2. "Boost the supply of teachers entering shortage fields and locations through high-retention teacher preparation programs completed in 1 year at the postbaccalaureate level, such as teacher residency models."

3. "Eliminate barriers to re-entry for retired teachers in shortage fields or postpone their exit."

Read the report here:
user avatar
Carol Kocivar July 14, 2016 at 7:46 pm
ACT's National Condition of Future Educators 2015 Report continues disturbing news about our future teachers.
Key Findings
1. "Interest among ACT-tested graduates in becoming educators continues to decline at an alarming rate. Of the more than 1.9 million students who took the ACT in 2015, fewer than 88,000 students indicated an interest in education majors or professions."
2. "Students interested in education have lower-than- average achievement levels, particularly in STEM areas."
3."Interest in pursuing an education career is low among males."
4. "In general, there is a lack of diversity among students interested in education. "
Read the full report:
user avatar
Carol Kocivar January 29, 2016 at 2:26 pm
Want to take a closer look at the teacher shortage in your county?
The Learning Policy Institute provides an interactive map where you can check out teacher shortage indicators.
user avatar
Carol Kocivar January 28, 2016 at 9:20 am
Add this to your list of programs to watch:
Videos on the Emerging California Teacher Shortage
From PACE--Policy Analysis of California Education
New evidence on the scale of California’s emerging teacher shortage
New approaches to teacher recruitment, preparation, and retention
user avatar
riledup2010 November 15, 2015 at 7:04 pm
It's a shame that not all teachers choose to be teachers because it's their passion. Many people become teachers because they can basically become teachers no matter what their degree is in. Teaching seems to be a good option when you are out of options. Given the state of California's financial support of education, I cant imagine that we will ever recruit the most qualified people to teach our children.
user avatar
hetds June 15, 2015 at 7:17 am
How does one determine the "best" teacher candidates?
Subject matter experts are all too often the poorest of teachers since they are too far away knowledge-wise from their students. They lack patience and empathy.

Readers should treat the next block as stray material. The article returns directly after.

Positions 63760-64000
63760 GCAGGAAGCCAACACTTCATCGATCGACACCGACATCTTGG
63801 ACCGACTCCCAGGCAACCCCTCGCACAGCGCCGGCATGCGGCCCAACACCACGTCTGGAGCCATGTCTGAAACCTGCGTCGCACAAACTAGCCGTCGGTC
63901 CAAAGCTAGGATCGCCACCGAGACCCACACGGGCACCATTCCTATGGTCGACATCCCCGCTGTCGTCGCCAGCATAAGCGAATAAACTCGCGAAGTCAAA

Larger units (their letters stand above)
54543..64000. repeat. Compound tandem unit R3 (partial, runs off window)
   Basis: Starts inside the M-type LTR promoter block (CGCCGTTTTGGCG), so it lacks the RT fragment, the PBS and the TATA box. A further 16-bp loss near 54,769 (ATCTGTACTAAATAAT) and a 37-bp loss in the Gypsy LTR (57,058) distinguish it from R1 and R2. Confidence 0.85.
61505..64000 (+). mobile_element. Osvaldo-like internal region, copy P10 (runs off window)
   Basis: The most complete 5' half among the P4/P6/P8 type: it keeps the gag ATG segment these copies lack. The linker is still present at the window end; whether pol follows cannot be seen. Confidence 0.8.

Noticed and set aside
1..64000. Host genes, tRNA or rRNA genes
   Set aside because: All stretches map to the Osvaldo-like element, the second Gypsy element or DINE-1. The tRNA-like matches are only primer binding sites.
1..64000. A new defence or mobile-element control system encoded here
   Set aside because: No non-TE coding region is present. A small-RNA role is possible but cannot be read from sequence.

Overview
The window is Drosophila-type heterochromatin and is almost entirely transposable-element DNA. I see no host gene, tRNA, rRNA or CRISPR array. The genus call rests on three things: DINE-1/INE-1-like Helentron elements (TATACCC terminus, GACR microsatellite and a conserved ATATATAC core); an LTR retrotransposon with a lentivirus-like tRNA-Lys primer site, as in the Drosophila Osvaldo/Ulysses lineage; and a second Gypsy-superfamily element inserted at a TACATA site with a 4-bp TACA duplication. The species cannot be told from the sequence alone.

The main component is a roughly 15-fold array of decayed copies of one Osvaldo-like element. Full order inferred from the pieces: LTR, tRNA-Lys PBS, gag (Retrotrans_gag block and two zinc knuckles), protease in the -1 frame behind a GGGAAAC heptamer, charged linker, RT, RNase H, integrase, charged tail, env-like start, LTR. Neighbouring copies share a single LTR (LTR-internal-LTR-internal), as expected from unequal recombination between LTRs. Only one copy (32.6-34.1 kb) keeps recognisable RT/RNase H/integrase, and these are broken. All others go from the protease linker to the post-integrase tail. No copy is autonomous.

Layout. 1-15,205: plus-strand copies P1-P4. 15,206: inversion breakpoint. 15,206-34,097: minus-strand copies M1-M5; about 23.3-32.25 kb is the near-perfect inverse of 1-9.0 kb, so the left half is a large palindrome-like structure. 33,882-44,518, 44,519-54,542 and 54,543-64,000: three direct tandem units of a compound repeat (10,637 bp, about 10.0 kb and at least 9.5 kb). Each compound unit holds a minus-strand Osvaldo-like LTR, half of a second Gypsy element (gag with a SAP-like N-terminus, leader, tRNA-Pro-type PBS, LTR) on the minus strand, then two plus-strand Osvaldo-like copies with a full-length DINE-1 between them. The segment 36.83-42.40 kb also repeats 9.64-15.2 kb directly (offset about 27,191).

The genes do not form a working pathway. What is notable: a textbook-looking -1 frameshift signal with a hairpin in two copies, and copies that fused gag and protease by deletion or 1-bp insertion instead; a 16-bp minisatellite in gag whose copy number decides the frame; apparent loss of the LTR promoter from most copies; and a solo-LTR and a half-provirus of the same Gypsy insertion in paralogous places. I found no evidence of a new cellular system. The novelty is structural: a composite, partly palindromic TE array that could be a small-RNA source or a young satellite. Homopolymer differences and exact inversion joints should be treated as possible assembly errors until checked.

Visit Lev Vygotsky and learn about the ZOPED.
Why should a Kindergarten teacher have to pass College Algebra before being credentialed?
user avatar
Jeff Camp - Founder June 21, 2015 at 12:08 am
Hi, Hetds. You can add links to your comments, for example to provide readers with easier access to information about Lev Vygotsky. The topic of teacher credentials is explored in Lesson 3.3.
user avatar
ptalisa April 28, 2015 at 5:50 pm
Men are scared because kids can blame them for stuff they didn't do. I have seen this happen to 2 men teachers and guess what after it hit the paper and the police checked it all out and found the men didn't do wrong. No parents wanted their kids in the class. So if their was a way to teach the men teachers who to protect them self I think more would do it
user avatar
Tay Fe April 23, 2015 at 2:47 pm
Many teachers complete the educational requirements but are not able to sign a contract. These teachers remain under a preliminary credential until the complete a beginning teacher induction program (BTSA) which if they do not have students they are not able to apply and receive a regular credential. The BTSA induction program needs to be rethought,
user avatar
digalameda April 5, 2015 at 12:49 pm
Becoming a teacher is much more difficult than you think and it is literally a series of hoops to jump through. As I went through my credential program, the more intelligent and competent students found other jobs while the less competent stuck it out to get their credential. At times people think "if can't do something else, I can always teach". I asked myself several times "is this person really going to be a teacher?"

The best teachers I have come across are not the ones fresh out of college but the ones who are on their second or third career with real career experience!
user avatar
hetds June 15, 2015 at 7:18 am
Yes! Love for teaching is the key!
user avatar
jenzteam February 27, 2015 at 10:34 am
Can't answer this one. Perhaps men are more motivated to be a higher wage earner? Women tend to be more nurturing, however just like the nursing profession this has shifted over the years. Male teachers should be recruited heavily as there are so many boys who lack a father figure.
user avatar
Jeff Camp - Founder January 29, 2015 at 12:04 am
While there is plenty of reason to worry about whether top students find teaching an attractive profession, there is also reason to hope that the specific claim that "teachers come disproportionately from the bottom third of college graduates" may turn out to be a #myth. points to an informative working paper from Goldhaber and Walch at the University of Washington. Using a combination of statistical sources, they describe a much more nuanced picture of the dynamics of the teaching population.
user avatar
CM January 19, 2015 at 2:40 pm
One idea to explore might be: Invite successful professionals from various walks of life to teach in classrooms. Many universities do that. Try that in high schools too.
user avatar
hetds June 15, 2015 at 7:19 am
Georgia recruited Math. Teachers from Germany to teach in hS.

They lasted one year!

Not everyone can or should teach.
user avatar
Jeff Camp - Founder June 20, 2015 at 11:59 pm
Hi, Hetds -- if you have a link to information about Georgia's program, please add it to your comment. Thanks!